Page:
Organizers plan shorter, downtown-focused Minneapolis Aquatennial

Council Member Jacob Frey (Ward 3) spoke on the summer festival at a press conference Wednesday. Credit: Photo by Eric Best

Organizers of the annual Minneapolis Aquatennial announced Wednesday that this year’s iteration of the summertime festival will be shorter and focused within downtown Minneapolis.

The festival has been cut down to four days from last year’s 10-day, 75th anniversary iteration, said Leah Wong, the festival’s director. This summer’s Aquatennial will also take place exclusively in downtown Minneapolis from July 22-25. Organizers also unveiled new branding designed by Minneapolis-based Zeus Jones for the event with nods toward the Stone Arch Bridge and the Mississippi River. 

“As we head into the next 75 years we’re doing it with this refreshed, energized brand and with events focusing on downtown,” said Steve Cramer, Minneapolis Downtown Council president. “We’re also doing it in way that’s consistent with our vision for a more active, more continuously interesting downtown.”

Cramer said this year’s Aquatennial will be in line with the goal of the Downtown Council, the event’s producer, of creating more consistent downtown programming, emphasizing venues like Target Field Station and Peavey Plaza.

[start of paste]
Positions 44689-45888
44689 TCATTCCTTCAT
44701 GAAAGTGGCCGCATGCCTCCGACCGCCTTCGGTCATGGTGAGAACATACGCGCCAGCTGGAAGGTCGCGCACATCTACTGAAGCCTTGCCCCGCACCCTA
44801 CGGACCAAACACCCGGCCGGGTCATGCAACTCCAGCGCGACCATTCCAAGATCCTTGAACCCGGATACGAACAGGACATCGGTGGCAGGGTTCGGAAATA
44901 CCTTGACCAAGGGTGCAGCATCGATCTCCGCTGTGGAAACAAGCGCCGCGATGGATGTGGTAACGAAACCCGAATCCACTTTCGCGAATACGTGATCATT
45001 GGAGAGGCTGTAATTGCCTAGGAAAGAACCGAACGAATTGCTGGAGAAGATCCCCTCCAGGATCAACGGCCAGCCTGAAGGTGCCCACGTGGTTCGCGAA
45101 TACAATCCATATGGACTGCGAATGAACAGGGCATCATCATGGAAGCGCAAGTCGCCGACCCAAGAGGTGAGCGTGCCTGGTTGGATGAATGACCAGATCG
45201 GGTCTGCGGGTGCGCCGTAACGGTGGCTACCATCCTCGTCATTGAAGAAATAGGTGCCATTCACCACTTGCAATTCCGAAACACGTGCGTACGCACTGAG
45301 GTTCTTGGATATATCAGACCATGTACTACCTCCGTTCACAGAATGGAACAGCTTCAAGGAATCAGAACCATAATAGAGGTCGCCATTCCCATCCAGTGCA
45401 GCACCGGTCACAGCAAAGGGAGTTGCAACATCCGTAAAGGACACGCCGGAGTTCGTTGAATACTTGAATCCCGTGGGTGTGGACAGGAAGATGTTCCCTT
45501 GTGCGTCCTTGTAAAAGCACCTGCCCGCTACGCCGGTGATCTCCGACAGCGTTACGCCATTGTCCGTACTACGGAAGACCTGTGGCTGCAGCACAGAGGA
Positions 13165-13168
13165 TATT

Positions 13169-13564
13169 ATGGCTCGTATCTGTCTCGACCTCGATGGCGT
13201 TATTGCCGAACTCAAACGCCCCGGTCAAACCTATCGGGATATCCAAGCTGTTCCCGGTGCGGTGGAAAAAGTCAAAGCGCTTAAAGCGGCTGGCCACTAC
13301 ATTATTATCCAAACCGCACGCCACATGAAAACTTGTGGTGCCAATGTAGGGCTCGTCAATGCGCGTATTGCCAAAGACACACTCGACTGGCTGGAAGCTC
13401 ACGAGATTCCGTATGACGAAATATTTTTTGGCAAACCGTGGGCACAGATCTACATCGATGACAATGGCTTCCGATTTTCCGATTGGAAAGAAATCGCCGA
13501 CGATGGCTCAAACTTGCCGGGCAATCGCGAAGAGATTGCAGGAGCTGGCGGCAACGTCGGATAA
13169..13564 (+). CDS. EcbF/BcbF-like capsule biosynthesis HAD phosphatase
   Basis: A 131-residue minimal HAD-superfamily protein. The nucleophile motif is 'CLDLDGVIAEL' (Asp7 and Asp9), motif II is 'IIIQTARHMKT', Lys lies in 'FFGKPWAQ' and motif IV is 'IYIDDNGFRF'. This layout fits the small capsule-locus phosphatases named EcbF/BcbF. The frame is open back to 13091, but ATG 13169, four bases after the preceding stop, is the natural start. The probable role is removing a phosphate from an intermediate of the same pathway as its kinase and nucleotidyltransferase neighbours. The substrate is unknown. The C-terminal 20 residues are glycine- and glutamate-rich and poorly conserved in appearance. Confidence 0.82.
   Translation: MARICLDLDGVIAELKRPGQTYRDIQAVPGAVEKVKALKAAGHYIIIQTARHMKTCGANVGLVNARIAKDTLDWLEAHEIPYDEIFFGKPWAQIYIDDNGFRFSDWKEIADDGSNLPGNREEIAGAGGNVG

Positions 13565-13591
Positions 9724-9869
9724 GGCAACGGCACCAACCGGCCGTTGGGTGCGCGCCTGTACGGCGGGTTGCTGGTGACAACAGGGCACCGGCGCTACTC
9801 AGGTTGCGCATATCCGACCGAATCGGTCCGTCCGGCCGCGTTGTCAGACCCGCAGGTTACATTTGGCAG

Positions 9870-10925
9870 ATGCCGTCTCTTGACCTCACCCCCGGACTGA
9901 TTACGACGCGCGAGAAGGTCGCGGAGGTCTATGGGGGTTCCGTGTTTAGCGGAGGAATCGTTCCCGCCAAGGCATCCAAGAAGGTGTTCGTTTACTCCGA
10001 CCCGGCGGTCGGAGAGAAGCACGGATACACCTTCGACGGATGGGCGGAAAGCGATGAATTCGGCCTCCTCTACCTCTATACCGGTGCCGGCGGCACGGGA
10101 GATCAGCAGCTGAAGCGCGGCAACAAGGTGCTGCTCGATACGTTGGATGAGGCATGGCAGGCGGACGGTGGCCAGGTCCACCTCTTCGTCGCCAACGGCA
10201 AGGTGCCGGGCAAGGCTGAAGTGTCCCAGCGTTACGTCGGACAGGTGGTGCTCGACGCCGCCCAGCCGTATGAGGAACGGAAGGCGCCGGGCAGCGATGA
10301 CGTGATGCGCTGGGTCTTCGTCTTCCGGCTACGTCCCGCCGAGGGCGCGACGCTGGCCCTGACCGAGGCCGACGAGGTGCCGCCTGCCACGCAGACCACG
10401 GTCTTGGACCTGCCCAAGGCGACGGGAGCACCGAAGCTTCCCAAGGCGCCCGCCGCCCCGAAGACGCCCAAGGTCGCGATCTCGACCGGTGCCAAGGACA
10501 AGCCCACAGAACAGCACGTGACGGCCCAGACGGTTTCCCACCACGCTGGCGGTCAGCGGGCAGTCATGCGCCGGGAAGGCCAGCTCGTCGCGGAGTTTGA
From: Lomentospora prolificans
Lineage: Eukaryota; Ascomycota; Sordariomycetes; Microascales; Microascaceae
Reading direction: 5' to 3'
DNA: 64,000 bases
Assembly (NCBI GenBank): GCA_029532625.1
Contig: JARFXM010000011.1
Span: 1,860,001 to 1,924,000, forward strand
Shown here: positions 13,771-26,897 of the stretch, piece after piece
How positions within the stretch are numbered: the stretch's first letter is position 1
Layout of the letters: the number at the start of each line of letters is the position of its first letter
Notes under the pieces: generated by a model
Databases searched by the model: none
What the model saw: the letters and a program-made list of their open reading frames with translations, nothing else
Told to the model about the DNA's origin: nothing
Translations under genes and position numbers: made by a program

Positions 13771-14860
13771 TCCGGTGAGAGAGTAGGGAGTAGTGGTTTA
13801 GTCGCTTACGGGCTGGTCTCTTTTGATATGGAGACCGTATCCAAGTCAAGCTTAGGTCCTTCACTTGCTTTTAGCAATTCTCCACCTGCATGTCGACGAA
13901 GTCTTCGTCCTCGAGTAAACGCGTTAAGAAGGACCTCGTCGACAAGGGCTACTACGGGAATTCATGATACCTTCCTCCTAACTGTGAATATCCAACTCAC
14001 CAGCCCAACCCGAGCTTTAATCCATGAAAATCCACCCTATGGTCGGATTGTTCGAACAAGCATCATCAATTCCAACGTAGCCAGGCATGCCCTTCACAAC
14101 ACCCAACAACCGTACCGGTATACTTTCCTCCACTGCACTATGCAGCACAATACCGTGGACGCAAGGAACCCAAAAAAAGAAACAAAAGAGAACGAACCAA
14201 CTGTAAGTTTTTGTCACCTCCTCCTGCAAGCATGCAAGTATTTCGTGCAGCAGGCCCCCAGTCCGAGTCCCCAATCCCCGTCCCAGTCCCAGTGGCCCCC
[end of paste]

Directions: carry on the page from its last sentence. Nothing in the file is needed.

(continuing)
Council Member Jacob Frey (Ward 3) said shifting the Aquatennial’s focus complements the redevelopment and growth in downtown Minneapolis, especially in neighborhoods along the Mississippi River. 

“This refresh of the logo and the Aquatennial in general coincides with a refresh of our entire central riverfront,” he said.

The festival will once again be bookended by the Center Point Energy Torchlight Parade on Hennepin Avenue that kicks off the Aquatennial on Wednesday, July 22 and fireworks from Target–one of the top five fireworks displays in the nation–on Saturday, July 25. A few new events include canoe rides in Loring Park (Wednesday, July 22), a “Rockin’ The Waves” Aqua Dance Party (Friday, July 24) and a kite festival (Saturday, July 25), among others. 

Organizers cut one of the festival’s most popular events, the “Beach Bash.” It consisted of sand castle competitions and milk carton races on Lake Calhoun. A full list of Aquatennial events is available at 

“Minneapolis has a lot to celebrate and I’m glad we have Aquatennial events that brings citizens of all walks of life together to enjoy the best of what our City has to offer,” Mayor Betsy Hodges said in a statement.